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Going to Money Town
Voice of San Diego
One of the arguments for killing redevelopment: That the well-meaning program for fixing urban ills has since been greatly abused for all sorts of luxuries that stray far from its original intent. In between doling out a couple of sharp elbows to local California politicians and state Republicans, journalist Steven Greenhut delivers a little history in the Wall Street Journal on California's endangered redevelopment and abuses he's witnessed through his career.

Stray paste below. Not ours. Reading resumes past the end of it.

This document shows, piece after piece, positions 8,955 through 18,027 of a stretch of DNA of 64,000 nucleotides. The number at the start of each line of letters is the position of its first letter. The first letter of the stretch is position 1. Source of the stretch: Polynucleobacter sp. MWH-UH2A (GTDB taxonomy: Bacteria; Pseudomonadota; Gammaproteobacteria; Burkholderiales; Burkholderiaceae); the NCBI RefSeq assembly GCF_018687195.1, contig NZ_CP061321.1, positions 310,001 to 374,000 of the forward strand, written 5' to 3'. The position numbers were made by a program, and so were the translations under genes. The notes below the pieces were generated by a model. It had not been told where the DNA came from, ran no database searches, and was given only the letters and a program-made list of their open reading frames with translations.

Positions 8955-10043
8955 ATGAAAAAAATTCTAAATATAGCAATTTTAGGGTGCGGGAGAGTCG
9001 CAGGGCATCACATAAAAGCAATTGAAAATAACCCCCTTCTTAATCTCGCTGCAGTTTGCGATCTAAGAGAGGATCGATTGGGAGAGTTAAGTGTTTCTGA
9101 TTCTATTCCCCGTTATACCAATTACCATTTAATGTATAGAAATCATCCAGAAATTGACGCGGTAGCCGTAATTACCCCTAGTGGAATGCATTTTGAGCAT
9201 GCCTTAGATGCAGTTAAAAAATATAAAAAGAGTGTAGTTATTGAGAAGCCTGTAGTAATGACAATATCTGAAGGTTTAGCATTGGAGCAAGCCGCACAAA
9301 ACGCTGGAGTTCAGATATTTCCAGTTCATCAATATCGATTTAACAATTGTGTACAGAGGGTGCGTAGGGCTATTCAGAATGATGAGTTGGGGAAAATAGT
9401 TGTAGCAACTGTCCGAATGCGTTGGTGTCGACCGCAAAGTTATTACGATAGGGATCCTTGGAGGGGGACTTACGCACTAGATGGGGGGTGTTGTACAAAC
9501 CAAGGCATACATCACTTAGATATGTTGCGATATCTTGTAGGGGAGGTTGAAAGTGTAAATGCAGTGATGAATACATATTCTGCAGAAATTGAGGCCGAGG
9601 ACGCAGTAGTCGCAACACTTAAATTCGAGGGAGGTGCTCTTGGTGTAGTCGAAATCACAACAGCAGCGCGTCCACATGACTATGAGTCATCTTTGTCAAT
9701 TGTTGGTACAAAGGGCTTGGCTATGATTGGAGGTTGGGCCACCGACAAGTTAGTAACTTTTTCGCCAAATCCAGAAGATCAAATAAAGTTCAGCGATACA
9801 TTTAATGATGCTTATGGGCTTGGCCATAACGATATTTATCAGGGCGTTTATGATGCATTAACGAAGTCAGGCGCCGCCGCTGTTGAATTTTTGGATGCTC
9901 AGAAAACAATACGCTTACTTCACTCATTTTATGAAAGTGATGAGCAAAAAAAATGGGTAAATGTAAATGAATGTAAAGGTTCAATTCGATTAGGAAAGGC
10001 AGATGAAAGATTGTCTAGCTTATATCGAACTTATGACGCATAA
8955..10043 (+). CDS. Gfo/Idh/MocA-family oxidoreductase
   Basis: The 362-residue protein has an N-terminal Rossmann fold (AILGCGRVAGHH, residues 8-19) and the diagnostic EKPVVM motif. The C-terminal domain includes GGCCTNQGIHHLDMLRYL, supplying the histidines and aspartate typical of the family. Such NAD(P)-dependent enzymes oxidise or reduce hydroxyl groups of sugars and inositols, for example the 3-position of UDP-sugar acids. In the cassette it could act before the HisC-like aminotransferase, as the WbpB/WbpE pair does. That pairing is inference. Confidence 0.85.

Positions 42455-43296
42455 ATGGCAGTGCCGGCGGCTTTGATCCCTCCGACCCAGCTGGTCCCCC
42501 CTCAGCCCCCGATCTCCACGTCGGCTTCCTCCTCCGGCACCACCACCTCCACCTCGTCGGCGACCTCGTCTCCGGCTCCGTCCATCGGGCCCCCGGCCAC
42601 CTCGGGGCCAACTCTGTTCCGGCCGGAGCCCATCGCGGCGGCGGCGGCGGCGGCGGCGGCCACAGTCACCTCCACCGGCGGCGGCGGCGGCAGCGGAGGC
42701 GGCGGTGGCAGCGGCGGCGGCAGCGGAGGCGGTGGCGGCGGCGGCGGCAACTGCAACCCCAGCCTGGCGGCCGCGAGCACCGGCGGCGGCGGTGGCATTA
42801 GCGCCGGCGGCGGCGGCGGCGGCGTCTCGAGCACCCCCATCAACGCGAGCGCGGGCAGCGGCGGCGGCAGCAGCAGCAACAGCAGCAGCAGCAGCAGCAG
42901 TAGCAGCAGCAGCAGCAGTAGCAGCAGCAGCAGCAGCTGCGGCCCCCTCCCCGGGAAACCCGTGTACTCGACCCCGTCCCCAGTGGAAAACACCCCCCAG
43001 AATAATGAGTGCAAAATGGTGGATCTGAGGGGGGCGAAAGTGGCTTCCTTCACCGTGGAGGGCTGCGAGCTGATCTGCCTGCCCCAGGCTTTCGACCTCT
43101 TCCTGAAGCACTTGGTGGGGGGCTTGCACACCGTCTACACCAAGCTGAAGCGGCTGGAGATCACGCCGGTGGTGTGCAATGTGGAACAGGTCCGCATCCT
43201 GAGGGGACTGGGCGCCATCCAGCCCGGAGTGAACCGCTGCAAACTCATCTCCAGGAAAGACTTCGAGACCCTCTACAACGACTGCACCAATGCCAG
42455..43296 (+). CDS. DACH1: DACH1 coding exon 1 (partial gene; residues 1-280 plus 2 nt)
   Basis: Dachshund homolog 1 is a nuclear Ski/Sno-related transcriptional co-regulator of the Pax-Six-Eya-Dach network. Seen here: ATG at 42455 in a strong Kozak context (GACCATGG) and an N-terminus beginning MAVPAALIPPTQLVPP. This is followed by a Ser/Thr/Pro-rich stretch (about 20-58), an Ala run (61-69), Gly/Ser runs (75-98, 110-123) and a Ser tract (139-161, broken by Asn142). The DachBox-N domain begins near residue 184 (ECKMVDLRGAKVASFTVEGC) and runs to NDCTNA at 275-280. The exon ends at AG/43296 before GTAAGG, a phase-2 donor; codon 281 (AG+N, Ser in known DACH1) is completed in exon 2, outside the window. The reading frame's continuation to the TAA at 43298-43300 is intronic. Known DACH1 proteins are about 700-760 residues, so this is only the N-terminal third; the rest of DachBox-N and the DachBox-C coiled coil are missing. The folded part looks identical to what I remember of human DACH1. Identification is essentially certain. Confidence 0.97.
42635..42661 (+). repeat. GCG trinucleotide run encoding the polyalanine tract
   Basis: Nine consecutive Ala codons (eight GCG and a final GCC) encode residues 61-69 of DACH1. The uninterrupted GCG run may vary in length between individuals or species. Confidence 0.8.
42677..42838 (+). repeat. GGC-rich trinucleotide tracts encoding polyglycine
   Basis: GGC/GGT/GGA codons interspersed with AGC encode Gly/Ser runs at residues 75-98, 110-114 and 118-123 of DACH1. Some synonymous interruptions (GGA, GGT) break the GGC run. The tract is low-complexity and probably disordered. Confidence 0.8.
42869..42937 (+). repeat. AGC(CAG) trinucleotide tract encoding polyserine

· We've been following closely as San Diego and other municipalities around the state have tried to tie up billions of dollars in redevelopment cash before the governor cuts it off. While most places have just carved out the money, some have already begun borrowing it, sometimes at quite a cost. Redevelopment agencies across the state borrowed $700 million in the first two months and a week of the year, compared to $1 billion in all of 2010, the LA Times says.
· It's not San Diego, but it's instructive: NPR's Planet Money recently profiled one Pennsylvania city that sold a lake to help fix its problems, threw in the towel and then got help from a state squad that travels around helping distressed governments.
At this point, it looks like California could use one of those, too, although they might end up spending all their time in Sacramento. (It'd still be cheaper than these guys.)